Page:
The Department of Homeland Security (DHS) designates nationals from certain countries with Temporary Protected Status (TPS). This temporary immigration status provides these beneficiaries temporary protection from deportation when issues such as armed conflict or natural disasters might make it unsafe to return.
The DHS lists all TPS-eligible nationalities on the United States Citizenship and Immigration Services (USCIS) TPS webpage. In some cases, an Immigration Judge (IJ) or the Board of Immigration Appeals (BIA) may also receive this. USCIS will provide the appropriate paperwork upon filing with proof of the TPS grant.
In addition to preventing removal from the United States, a TPS designation, once granted, makes a beneficiary eligible for receiving employment authorization documents and travel authorization. However, for many employers attempting to complete or re-verify the Employment Eligibility Verification (Form I-9), this status can cause considerable confusion. This struggle is because employers cannot ask an individual for proof of their TPS status.
Form I-9 requires employers to note the date of expiration of documents used to satisfy the employment authorization requirements and re-verify the employee’s authorization before the expiration date. Beneficiaries of a TPS can receive an automatic 540-day extension of their employment authorization documents (EAD) through October 26th, 2023, upon a timely filing for an extension. Past this date, the 540-day extension will decrease to its previous length of only 180-days. Employers can verify this extension for Form I-9 through a Notice of Action (Form I-797C) and the expired EAD.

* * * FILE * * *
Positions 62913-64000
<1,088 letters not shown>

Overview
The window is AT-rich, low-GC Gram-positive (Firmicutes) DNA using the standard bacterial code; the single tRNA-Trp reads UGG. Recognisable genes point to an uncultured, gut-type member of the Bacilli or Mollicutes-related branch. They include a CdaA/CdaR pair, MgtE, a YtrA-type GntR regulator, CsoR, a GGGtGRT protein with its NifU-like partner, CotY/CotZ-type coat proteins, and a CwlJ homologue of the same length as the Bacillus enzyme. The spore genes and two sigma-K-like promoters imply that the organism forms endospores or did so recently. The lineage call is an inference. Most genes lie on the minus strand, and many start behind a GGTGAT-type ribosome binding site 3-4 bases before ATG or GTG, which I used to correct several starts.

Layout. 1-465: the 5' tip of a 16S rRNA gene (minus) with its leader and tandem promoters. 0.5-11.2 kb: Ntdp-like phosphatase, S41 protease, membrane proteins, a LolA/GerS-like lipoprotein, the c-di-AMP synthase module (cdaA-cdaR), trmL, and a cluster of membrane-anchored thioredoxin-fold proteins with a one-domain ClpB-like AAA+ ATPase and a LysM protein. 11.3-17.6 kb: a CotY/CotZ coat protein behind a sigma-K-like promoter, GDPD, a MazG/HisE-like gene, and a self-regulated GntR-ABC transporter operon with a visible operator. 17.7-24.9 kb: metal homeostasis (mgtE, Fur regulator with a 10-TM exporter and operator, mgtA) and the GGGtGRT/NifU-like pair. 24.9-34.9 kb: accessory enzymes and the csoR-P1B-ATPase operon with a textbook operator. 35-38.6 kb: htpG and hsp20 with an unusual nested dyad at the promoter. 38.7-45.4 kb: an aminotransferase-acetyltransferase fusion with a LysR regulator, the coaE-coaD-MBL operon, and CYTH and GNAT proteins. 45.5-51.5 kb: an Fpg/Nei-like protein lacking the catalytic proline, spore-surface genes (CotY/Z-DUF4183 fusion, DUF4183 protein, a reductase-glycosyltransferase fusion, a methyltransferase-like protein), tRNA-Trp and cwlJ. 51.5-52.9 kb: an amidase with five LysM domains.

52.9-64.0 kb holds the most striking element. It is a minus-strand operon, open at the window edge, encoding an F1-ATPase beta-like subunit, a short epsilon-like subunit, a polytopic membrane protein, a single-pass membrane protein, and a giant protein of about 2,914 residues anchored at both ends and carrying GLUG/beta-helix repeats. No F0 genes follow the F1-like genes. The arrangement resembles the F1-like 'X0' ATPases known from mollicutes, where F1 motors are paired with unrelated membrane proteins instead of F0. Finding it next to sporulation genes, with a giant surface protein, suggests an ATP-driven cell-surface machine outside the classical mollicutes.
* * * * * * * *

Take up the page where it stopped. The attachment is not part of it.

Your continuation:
Sometimes, a TPS employee may not have a Form I-797C Notice of Action because an automatic blanket extension extended their EAD in the Federal Register. For example, this extension occurs for specific countries or in a notice sent to the beneficiary. In these cases, the employer must use the EAD number, confirm it is in an A-12 or C-19 category which indicates TPS status, and the extended expiration date contained in the Federal Register notice or the official USCIS notice sent to the employee in completing or reverifying the Form I-9.
Employers who attempt to comply with these rules in Form I-9 know it is a confusing process fraught with many potential pitfalls. For example, employers may reject documents due to confusion or unintentionally request additional unnecessary documentation in the process. These issues occur when someone unfamiliar with the process attempts to complete the Form I-9 for their workers. The best way to avoid these mistakes and the potential penalties and liabilities is to invest in an electronic Form I-9 management system. This system can guide employers through the whole process helping to ensure compliance while providing safe and secure storage of forms and documentation and reminders when action is required.
Learn more about automating your employment eligibility verification and ensuring compliance with I-9 Compliance.